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Correlations between the level of human-mouse evolutionarily divergence in protein coding regions and 3′UTRs of ubiquitous and differentially expressed human PK genes.A. Correlations between evolutionarily divergence in protein coding regions and 3′UTRs of high, low, and ubiquitously expression PK genes. B. Correlations between evolutionarily divergence in protein coding regions and 3′UTRs of PK genes up-regulated and down-regulated in nervous and testicular tissues.
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pone-0003599-g004: Correlations between the level of human-mouse evolutionarily divergence in protein coding regions and 3′UTRs of ubiquitous and differentially expressed human PK genes.A. Correlations between evolutionarily divergence in protein coding regions and 3′UTRs of high, low, and ubiquitously expression PK genes. B. Correlations between evolutionarily divergence in protein coding regions and 3′UTRs of PK genes up-regulated and down-regulated in nervous and testicular tissues.

Mentions: We compared evolutionary rates in transcribed domains of PK and non-PK genes by evaluating the human-mouse evolutionary divergence in 5′UTRs (K5′), CDSs (Ke), introns (Ki), and 3′UTRs (K3′) using Kimura's two parameter model [28]. PK genes are characterized with lower Ke values, relative to non-PK genes, reflecting higher constraint on amino acid sequences. We also observed increased Ki values in PK introns, as compared to non-PK introns. As shown in Table 2, evolutionary divergence was significantly lower for both PK and non-PK genes in 5′UTRs (p<10−7) and 3′UTRs (p<10−5), relative to introns. We found significant positive correlations between levels of evolutionary divergence in CDSs and 3′UTR, in CDSs and 5′UTRs of PK genes (Figure 3B). Similar to Ka values, K3′ values inversely correlated with breadth of gene expression (R = −0.11, p<0.01). Positive correlation between Ke and K3′ values was observed for PKs predominantly expressed in nervous tissue, and for other differentially expressed PK groups (Figure 4). This trend was also observed for slow evolving ubiquitous PKs.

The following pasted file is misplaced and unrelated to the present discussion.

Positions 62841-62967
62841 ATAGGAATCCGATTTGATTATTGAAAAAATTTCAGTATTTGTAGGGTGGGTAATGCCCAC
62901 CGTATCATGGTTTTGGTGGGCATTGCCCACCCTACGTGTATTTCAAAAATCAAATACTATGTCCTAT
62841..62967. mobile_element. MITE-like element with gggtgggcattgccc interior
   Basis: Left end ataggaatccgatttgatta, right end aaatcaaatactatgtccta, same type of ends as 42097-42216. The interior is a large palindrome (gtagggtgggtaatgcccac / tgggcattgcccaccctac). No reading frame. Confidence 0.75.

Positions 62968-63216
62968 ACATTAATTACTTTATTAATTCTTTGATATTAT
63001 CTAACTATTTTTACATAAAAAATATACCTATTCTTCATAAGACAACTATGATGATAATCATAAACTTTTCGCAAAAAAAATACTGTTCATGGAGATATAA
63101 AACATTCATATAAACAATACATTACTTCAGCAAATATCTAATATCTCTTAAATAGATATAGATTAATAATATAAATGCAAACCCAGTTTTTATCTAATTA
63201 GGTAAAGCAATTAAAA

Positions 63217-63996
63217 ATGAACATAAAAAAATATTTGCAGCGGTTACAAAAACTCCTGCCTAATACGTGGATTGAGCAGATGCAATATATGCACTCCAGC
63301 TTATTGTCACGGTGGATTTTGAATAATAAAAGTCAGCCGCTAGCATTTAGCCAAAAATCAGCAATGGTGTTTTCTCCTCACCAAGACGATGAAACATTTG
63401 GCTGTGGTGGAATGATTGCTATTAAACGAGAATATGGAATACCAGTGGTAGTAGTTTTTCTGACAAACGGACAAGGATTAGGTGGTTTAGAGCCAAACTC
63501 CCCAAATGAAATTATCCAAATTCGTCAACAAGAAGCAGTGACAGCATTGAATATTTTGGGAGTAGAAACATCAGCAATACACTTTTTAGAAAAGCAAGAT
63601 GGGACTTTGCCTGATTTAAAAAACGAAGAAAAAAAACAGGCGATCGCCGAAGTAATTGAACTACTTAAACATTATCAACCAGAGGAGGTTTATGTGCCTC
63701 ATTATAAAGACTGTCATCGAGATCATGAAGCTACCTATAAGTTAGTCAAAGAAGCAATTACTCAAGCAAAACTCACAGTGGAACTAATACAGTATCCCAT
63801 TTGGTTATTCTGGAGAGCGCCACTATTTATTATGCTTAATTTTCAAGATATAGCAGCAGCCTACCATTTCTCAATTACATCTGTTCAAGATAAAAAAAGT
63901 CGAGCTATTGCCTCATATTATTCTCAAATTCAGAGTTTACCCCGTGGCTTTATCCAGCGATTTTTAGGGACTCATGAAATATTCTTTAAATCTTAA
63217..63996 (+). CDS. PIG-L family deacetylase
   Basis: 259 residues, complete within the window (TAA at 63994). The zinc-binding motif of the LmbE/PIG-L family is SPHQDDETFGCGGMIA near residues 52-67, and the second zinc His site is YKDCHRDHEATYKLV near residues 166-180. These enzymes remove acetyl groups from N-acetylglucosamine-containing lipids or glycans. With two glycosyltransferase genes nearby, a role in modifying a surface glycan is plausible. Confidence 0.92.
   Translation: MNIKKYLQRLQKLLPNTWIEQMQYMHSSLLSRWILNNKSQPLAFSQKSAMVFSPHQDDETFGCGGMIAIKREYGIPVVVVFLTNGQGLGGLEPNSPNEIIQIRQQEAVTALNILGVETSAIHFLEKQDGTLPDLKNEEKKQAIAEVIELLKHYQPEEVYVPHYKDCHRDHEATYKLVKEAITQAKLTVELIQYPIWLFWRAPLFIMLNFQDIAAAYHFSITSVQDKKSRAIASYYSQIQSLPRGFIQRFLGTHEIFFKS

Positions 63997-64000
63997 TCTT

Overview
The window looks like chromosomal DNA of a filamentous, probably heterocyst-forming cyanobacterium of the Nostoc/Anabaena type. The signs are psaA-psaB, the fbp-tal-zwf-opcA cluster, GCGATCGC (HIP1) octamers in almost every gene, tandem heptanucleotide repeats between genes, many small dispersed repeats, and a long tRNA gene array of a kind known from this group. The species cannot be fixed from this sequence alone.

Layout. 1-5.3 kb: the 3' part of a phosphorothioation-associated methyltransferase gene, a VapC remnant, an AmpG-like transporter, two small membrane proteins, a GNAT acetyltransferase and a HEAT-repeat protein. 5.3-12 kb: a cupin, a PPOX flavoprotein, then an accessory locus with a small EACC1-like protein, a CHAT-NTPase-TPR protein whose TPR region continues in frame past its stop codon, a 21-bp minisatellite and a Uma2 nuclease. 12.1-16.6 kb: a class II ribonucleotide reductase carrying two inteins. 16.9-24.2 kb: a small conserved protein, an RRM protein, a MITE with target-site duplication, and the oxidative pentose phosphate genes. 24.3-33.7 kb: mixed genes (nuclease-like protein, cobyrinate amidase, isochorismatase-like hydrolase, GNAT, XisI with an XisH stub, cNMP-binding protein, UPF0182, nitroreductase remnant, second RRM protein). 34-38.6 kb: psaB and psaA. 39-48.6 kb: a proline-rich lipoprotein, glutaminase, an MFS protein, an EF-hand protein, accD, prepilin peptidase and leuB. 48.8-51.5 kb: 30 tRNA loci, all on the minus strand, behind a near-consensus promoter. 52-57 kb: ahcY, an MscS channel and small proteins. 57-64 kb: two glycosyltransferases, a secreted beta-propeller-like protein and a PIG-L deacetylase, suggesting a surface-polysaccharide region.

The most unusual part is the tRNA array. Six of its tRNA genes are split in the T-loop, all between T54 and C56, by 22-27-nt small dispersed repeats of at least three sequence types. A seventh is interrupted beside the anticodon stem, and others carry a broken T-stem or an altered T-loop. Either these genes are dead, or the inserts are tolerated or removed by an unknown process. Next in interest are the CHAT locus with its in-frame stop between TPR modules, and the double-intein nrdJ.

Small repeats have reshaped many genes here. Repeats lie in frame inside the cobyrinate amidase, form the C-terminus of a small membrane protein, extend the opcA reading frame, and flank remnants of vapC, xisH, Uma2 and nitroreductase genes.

Expression patterns of protein kinases correlate with gene architecture and evolutionary rates.

Ogurtsov AY, Mariño-Ramírez L, Johnson GR, Landsman D, Shabalina SA, Spiridonov NA - PLoS ONE (2008)

Correlations between the level of human-mouse evolutionarily divergence in protein coding regions and 3′UTRs of ubiquitous and differentially expressed human PK genes.A. Correlations between evolutionarily divergence in protein coding regions and 3′UTRs of high, low, and ubiquitously expression PK genes. B. Correlations between evolutionarily divergence in protein coding regions and 3′UTRs of PK genes up-regulated and down-regulated in nervous and testicular tissues.
© Copyright Policy
Related In: Results  -  Collection

Show All Figures
getmorefigures.php?uid=PMC2572838&req=5

pone-0003599-g004: Correlations between the level of human-mouse evolutionarily divergence in protein coding regions and 3′UTRs of ubiquitous and differentially expressed human PK genes.A. Correlations between evolutionarily divergence in protein coding regions and 3′UTRs of high, low, and ubiquitously expression PK genes. B. Correlations between evolutionarily divergence in protein coding regions and 3′UTRs of PK genes up-regulated and down-regulated in nervous and testicular tissues.